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XHale and relax in Stow

Nicole Calvert (left) and Jennifer Speredelozzi in the entryway of their new Gleasondale Rd. business Xhale Massage + Relaxation.

Natasha Don photo

Published in The Stow and Bolton Independent on Dec. 12, 2018

By Natasha Don:
Area residents can get excited to get relaxed with the recent opening of Xhale Massage & Relaxation. The new establishment on Gleasondale Rd. boasts various types of massage and yoga, along with other therapeutic treatments and classes.

First-time business owners Jennifer Speredelozzi and Nicole Calvert seek to provide the community with opportunities for self-care through yoga classes and massage therapy, and they hope to educate potential clients as well. Speredelozzi describes Xhale as “a fun, relaxed, laid back approach to wellness. It’s accessible for everyone. I hope people will come to try something new. That’s my personal mantra.”

Xhale is fully equipped with a yoga studio, massage rooms, and open relaxation space. Speredelozzi says, “It’s such a warm sunny space, we just had to open it up a bit and breathe some life back into it.”

The entryway is also adorned with gift items for sale, handcrafted by local artists and providers. Speredelozzi explains that even the art on the walls is the work of a local artist originally from Costa Rica. They plan to rotate the art on display with the work of others in the area. Featuring the work of local residents or small business owners is a supplement to Calvert and Speredelozzi’s overall goal of connecting with people in the community.
The services offered at Xhale can be individual or group-based, educational or therapeutic, depending upon the needs of the individual.

For those interested in yoga, classes are offered six days a week and are curated by five yoga instructors who all come from different backgrounds and experience with different yoga styles.

Currently on the schedule are Vinyasa Flow, Gentle Flow, and Restorative yoga – with plans in progress to expand class options, including more specialized selections. Speredelozzi said, “Right now we’re working with some of our employees who are interested in working with children. We’re hoping to provide yoga classes for kids and young adults with autism.”

Calvert and Speredelozzi say that the goal for growth and expansion is at the forefront right now. With a large building and yard in what was most recently the home of the Steppingstones Preschool, they are open to connecting with other businesses or community members to maximize the space. “Down the road since we have that extra space downstairs and in the backyard too, we’ll be able to provide other types of services,” said Speredelozzi. “We’re feeling out what people are looking for, and finding out what direction to take the space in.”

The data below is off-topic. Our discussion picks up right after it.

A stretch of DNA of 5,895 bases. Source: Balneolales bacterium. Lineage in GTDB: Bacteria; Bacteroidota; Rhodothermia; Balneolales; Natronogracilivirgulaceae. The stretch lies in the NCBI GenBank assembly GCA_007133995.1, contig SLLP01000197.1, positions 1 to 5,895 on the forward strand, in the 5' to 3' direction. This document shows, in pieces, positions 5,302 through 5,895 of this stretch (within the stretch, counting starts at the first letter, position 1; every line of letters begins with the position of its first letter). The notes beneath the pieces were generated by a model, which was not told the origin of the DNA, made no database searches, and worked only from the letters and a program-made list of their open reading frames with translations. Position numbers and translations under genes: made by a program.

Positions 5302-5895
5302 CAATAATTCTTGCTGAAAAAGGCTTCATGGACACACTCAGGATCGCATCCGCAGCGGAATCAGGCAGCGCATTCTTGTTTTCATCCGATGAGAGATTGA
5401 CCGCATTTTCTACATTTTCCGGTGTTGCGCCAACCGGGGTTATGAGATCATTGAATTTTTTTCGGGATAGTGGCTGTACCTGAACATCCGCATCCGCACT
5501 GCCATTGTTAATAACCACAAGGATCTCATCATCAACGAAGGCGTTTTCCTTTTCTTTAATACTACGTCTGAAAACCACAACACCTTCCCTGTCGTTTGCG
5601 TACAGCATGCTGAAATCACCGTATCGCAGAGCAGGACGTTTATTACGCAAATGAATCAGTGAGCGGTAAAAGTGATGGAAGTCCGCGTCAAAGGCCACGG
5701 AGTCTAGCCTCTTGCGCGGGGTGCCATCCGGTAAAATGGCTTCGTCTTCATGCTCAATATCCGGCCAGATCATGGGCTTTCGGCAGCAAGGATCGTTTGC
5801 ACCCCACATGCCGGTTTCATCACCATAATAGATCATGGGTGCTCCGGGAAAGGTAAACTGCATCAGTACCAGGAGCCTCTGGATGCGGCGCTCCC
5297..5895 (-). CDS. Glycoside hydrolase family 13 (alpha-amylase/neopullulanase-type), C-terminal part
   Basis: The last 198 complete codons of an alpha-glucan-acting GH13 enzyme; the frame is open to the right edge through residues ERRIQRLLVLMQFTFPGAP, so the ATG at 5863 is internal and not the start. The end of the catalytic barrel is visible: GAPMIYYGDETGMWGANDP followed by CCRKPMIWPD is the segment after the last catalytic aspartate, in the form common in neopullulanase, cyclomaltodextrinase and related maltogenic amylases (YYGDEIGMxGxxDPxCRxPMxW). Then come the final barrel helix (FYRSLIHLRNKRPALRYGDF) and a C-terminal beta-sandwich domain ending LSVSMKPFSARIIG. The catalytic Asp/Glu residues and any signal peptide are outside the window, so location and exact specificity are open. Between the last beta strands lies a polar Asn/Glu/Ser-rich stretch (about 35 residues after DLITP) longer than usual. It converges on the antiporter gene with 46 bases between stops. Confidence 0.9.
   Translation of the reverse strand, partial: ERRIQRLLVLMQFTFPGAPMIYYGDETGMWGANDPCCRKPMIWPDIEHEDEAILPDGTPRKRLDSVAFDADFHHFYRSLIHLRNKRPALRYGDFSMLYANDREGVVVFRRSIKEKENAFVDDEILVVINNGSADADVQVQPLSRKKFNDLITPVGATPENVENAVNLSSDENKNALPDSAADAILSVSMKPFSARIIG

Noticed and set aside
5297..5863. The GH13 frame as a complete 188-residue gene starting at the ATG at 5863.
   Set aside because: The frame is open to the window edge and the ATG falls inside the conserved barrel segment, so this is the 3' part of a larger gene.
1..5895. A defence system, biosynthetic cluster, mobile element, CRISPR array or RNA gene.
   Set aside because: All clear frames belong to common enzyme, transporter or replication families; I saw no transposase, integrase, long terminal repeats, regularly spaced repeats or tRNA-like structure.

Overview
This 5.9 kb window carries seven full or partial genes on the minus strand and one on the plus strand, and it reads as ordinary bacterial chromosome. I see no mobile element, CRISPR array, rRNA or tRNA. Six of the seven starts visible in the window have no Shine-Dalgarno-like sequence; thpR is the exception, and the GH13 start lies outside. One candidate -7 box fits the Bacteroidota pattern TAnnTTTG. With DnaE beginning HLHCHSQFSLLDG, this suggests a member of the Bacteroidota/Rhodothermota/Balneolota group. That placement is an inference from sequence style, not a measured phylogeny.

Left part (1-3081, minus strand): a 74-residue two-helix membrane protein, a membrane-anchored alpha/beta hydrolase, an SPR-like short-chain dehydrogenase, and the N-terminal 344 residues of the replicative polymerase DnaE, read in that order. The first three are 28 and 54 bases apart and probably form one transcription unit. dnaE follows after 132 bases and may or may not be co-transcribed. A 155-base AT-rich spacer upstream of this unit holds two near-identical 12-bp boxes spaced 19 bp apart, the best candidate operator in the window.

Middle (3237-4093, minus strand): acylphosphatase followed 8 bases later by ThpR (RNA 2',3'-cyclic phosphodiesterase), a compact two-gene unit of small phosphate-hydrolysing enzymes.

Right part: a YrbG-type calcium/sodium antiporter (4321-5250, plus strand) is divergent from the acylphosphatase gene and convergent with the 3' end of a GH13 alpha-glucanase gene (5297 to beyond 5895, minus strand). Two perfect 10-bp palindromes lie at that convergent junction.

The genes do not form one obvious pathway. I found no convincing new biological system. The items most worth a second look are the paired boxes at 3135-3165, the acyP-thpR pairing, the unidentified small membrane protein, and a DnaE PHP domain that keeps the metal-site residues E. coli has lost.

The options for massage are also varied and geared to individual needs. Licensed massage therapist Nicole Calvert provides all treatments. For Calvert, the benefits of massage are just as rewarding for her as for her clients. “Mainly it’s relaxation and human connection. I just really like to know that I’m helping people to be calm and feel better.” Speredelozzi speaks highly of Calvert’s technique: “It’s a great experience; she’s an outstanding massage therapist and that’s really the whole reason we decided to start this business.”

Patrons are given the opportunity to customize their massage if desired. “When someone comes in, I ask them what they’re here for, whether they’re looking to get away and relax or if it’s because of an injury or some kind of long-term problem. I find it really critical to ask them what they’re looking for and make sure they know everything we have to offer,” Calvert explained.

Hot stone massage, Himalayan pink salt rock treatment, and non-intoxicating CBD oil infusion are all options available for massage modification.

One treatment Calvert highlights is a massage using the Myofascial technique, which is described on their website as seeking to “release the tension that exists in the deep connective fascia tissue.” Relaxation is not the main goal of this massage, Calvert explained, as it is more of a physical therapy for the muscles. “It’s not a traditional oil or lotion massage,” said Calvert. “It’s done dry and it gets deep into the connective tissue, so it’s very healing. The effects last much longer than a regular massage, and it feels so good.”

Speredelozzi and Calvert understand that not every treatment or class will be right for every client. They seek to provide diverse offerings. “We want to be custom and prescriptive and giving the right massage for people’s needs,” said Speredelozzi. One example of this is the Signature Sip & Soak, which is a footbath and massage for two, while enjoying their beverage of choice. “Not everyone is ready for a full body massage,” says Speredelozzi, “so the Sip and Soak is perfect for people looking to relax maybe with someone else, a friend or a loved one.”

Calvert and Speredelozzi say that the opening of Xhale has been positive and encouraging. “People in Stow have been highly interested and supportive, and it’s been great to reach out and get to know the community,” said Calvert.

The two new owners hope that Xhale will provide support for mental health as well as physical, and they aim to make a positive contribution to the community. “We’re doing our part to save the planet, one downward dog at a time,” Speredelozzi said with a laugh.

The Xhale yoga studio space.
Natasha Don photo